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Why Japanese Dividends Should Entice Investors
Jeremy Schwartz, Director of Research

We wrote recently about the current valuation of Japanese equities, specifically how the current dividend yield looked compared to the current 10-year yield for the Japanese government bond (JGB).The following chart was used to tell that particular story. What Motivates Japanese Citizens to Potentially Look Toward Japanese Equities? S&P 500 Index and MSCI Japan Index To summarize: those looking at the trailing 12-month dividend yield of the MSCI Japan Index will realize that it is approximately 1.0% higher than that of the 10-year JGB yield. Traditional avenues of fixed income investment in Japan, compared to equities, offer significantly less yield with no potential growth of income. Moreover, if Japan’s central bank is successful at its stated goal of generating 2% inflation, that 0.7% offered in yield would suffer an after-inflation decline or loss in purchasing power1. By contrast, with Japanese equities one has the potential to see dividends grow over time. Over the last 10 years, dividend growth in Japan has averaged about 7.6% per year2. Dividend-paying stocks could thus be an attractive income source that offers a potential inflation hedge. Plotting the Historical Spread Going back to 1974, the period for which we have available data on JGB yields3, we can see that during most of that time, at least historically speaking, was characterized by JGB yields being higher than Japanese equity dividend yields . Only recently have yields on Japanese equities exceeded those on JGBs on a sustained basis.   Yield Spread (Dividend Yield Minus JGB Yield) for Japanese Equities vs. JGBs (9/30/1974–9/30/2013) Yield Spread (Dividend Yield Minus JGB Yield) for Japanese Equities vs. JGBsJapanese Equity Bubble: One of the lowest points on this chart (indicating much higher bond yields than dividend yields) occurred in 1989. This was around the bursting of the Japanese equity bubble, a time when Japanese equities were at some of their most expensive valuations in history—with dividend yields below 0.45% and the JGB yield at 5.6%.42008–09 Global Financial Crisis: One of the highest points on this chart (indicating equity dividend yields being higher than JGB yields) occurred in early 2009, the beginning of the 2008–09 global financial crisis. At this point in time, global equity markets saw prices collapse, dividend yields spike and bond yields fall. The dividend yield reached 3.13% while the JGB yield was 1.17%—at more than 1.90%, this was the highest spread of equities over JGBs.5Rare Events: It has been rare over the last 40 years for dividend yields on Japanese equities to be higher than JGB yields—in fact, it has occurred less than 20% of the time. Most of these periods have been in the last five years. And it is even rarer for the dividend yield spread to exceed 1%, with only 8.5% of the time periods we looked at showing that great of a spread. A major takeaway from this analysis is that the dividend yield offered by Japanese equities is starting to look much more attractive as an income source compared to the traditional fixed income investments in Japan. As a point of reference, prior to the financial crisis, the last time that the S&P 500 Index in the U.S. had a dividend yield greater than that of the U.S. 10-Year Treasury Note occurred prior to 1960.6 If the Japanese get some measure of confidence that the 25-year bear market that started on the heels of the peak bubble days of 1989 is coming to an end—and that inflation will become more the norm than deflation—the dividend yield spread offered by Japanese equities may be one of the most enticing elements getting Japanese investors to participate in their equity markets. As we have written before, the Japanese are among the least allocated to their equity markets of any region in the world7—and we cannot blame them, given the declines they have suffered for so long. Times look like they are changing, and the dividend yield spread of equities over fixed income may be what will compel more serious asset allocation shifts.   1“Loss in purchasing power” references the fact that the bond coupon payments keep paying the same amount, but in an environment of rising prices that set amount will ultimately purchase less. 2“Dividend growth in Japan” refers specifically to the trailing 12-month dividend growth of the MSCI Japan Index from 9/30/2003 to 9/30/2013. 3JGB yields: For this analysis, we had to shift our focus to Japan’s 9-year government bond. Yield data going back to 1974 was not available for the 10-year JGB. We believe that the ultimate conclusion of our historical study will not be materially impacted by this adjustment, because based on the behavior of the JGB market, 9-year and 10-year JGB yields have tended to be quite similar. 4The specific date for this observation was 12/31/1989. 5The specific date for this observation was 2/28/2009. 6Source: Robert Shiller, Yale University, as of 9/30/2013. 7Sources: WisdomTree, Bloomberg, Bank of Japan, as of 12/31/2012.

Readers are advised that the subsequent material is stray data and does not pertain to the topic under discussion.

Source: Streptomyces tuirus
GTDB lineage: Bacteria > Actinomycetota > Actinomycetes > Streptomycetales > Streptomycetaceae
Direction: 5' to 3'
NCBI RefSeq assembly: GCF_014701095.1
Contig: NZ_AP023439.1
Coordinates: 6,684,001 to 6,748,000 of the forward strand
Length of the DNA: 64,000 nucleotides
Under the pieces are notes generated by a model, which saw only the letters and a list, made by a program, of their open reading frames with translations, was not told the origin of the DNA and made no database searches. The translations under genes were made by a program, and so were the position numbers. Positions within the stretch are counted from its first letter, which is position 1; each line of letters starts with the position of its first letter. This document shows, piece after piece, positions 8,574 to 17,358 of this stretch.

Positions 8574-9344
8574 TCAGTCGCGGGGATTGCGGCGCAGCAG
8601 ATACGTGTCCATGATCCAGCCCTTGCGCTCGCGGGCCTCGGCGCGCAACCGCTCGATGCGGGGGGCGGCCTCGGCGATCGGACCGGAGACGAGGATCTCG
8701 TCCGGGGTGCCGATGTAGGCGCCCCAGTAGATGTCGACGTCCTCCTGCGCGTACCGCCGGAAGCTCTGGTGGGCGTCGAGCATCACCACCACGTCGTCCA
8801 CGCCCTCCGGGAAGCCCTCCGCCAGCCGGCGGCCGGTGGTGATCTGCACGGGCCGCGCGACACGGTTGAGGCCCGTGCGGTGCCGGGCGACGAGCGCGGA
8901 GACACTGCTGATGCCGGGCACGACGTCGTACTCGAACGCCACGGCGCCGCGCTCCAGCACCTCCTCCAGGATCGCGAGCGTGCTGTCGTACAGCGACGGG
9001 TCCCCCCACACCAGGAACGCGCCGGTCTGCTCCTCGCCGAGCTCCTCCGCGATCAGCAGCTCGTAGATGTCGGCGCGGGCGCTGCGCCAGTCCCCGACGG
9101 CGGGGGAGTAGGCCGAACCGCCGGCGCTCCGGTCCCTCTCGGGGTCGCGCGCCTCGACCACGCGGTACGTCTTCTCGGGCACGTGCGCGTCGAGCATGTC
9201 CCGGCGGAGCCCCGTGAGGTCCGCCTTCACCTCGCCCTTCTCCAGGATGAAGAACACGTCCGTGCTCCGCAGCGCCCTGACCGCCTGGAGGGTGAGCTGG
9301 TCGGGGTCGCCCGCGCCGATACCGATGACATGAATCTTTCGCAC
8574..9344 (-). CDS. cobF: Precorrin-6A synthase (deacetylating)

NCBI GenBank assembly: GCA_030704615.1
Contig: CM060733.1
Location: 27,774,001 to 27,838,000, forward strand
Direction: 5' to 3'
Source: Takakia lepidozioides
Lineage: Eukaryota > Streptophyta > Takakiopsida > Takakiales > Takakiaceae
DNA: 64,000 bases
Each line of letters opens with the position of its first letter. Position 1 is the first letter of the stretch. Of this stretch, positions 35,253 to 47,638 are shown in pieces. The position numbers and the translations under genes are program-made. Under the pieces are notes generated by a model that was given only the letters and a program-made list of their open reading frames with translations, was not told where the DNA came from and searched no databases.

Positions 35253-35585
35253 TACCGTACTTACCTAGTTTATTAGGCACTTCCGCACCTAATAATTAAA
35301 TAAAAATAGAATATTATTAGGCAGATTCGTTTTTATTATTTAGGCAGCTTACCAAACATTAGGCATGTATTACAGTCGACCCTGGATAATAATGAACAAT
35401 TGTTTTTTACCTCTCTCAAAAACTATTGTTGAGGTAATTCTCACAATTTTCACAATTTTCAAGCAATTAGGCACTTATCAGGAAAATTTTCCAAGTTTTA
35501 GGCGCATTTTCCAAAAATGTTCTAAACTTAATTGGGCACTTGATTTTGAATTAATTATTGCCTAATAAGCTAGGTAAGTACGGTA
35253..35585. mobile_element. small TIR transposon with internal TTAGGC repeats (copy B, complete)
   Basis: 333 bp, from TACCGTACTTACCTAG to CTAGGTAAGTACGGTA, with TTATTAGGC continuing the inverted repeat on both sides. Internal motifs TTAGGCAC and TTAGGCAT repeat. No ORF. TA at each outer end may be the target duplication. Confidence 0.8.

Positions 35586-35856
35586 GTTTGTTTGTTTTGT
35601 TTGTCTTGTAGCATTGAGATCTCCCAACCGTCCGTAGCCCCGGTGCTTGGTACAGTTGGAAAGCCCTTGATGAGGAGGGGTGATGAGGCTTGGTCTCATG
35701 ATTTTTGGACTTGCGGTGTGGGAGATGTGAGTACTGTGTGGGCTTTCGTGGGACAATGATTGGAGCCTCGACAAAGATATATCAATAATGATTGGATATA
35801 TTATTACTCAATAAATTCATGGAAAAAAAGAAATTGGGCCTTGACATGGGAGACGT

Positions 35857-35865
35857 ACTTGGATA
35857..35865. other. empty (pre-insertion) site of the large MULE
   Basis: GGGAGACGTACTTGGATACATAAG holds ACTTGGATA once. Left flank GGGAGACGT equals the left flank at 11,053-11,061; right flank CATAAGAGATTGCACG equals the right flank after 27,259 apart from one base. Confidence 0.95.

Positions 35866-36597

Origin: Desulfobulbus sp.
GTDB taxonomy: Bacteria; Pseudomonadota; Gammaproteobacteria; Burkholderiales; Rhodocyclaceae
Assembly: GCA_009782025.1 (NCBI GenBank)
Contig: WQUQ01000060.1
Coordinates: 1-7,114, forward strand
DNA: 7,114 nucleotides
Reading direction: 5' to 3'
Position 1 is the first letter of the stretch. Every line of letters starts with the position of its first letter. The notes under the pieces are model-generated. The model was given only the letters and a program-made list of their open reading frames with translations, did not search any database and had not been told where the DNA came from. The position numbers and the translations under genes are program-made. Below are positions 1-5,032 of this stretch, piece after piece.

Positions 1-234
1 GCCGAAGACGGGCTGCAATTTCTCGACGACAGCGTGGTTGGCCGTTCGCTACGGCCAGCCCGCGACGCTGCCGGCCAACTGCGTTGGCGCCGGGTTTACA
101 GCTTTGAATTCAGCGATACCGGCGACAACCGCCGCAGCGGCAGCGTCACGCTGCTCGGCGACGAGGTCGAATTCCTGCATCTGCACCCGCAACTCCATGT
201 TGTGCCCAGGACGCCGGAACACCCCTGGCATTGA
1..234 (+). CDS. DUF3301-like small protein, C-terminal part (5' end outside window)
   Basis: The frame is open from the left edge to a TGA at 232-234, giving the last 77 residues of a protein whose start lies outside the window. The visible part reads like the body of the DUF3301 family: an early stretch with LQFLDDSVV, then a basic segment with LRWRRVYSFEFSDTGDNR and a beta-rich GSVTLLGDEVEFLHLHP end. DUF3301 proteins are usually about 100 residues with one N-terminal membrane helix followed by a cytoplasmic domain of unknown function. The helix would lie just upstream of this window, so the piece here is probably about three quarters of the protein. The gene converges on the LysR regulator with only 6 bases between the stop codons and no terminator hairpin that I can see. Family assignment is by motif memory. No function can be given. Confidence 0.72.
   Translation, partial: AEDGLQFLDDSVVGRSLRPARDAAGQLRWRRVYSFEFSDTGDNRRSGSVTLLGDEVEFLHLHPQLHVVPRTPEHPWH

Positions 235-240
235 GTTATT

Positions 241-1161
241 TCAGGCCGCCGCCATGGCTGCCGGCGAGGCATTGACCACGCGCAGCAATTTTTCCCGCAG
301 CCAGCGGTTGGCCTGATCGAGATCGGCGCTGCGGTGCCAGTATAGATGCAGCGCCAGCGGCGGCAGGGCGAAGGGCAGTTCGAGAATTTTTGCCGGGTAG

Important Risks Related to this Article

Foreign investing involves special risks, such as risk of loss from currency fluctuation or political or economic uncertainty Investments focusing on Japan increase the impact of events and developments in Japan, which can adversely affect performance. Dividends are not guaranteed and a company’s future abilities to pay dividends may be limited. A company currently paying dividends may cease paying dividends at any time.

Equity, Japan


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